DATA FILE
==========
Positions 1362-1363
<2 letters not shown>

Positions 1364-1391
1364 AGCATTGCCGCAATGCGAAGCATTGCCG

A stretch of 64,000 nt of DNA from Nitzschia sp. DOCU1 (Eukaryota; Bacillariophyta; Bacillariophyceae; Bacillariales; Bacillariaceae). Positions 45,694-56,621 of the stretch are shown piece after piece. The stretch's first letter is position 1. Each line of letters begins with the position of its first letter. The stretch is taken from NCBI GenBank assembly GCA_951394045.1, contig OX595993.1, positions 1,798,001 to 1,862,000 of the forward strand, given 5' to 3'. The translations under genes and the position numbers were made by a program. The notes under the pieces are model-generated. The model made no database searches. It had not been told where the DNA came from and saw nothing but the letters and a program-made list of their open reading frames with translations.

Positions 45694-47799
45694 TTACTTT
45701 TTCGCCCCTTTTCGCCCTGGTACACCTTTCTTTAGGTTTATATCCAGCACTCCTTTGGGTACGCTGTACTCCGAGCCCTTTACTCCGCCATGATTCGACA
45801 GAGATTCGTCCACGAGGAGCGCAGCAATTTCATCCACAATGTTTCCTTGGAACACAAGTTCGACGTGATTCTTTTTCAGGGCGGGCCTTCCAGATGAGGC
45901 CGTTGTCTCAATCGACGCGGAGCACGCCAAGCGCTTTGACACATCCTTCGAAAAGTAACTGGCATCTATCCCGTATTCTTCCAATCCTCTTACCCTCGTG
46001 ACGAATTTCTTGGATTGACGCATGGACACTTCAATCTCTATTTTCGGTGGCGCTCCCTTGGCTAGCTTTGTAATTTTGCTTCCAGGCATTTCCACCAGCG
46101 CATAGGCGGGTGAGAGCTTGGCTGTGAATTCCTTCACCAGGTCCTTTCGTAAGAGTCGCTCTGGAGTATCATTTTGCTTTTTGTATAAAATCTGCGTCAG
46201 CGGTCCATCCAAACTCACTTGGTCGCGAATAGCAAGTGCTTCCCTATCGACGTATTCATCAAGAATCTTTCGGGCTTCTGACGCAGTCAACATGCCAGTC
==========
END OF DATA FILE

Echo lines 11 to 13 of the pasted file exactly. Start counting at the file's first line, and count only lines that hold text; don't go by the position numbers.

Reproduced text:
46001 ACGAATTTCTTGGATTGACGCATGGACACTTCAATCTCTATTTTCGGTGGCGCTCCCTTGGCTAGCTTTGTAATTTTGCTTCCAGGCATTTCCACCAGCG
46101 CATAGGCGGGTGAGAGCTTGGCTGTGAATTCCTTCACCAGGTCCTTTCGTAAGAGTCGCTCTGGAGTATCATTTTGCTTTTTGTATAAAATCTGCGTCAG
46201 CGGTCCATCCAAACTCACTTGGTCGCGAATAGCAAGTGCTTCCCTATCGACGTATTCATCAAGAATCTTTCGGGCTTCTGACGCAGTCAACATGCCAGTC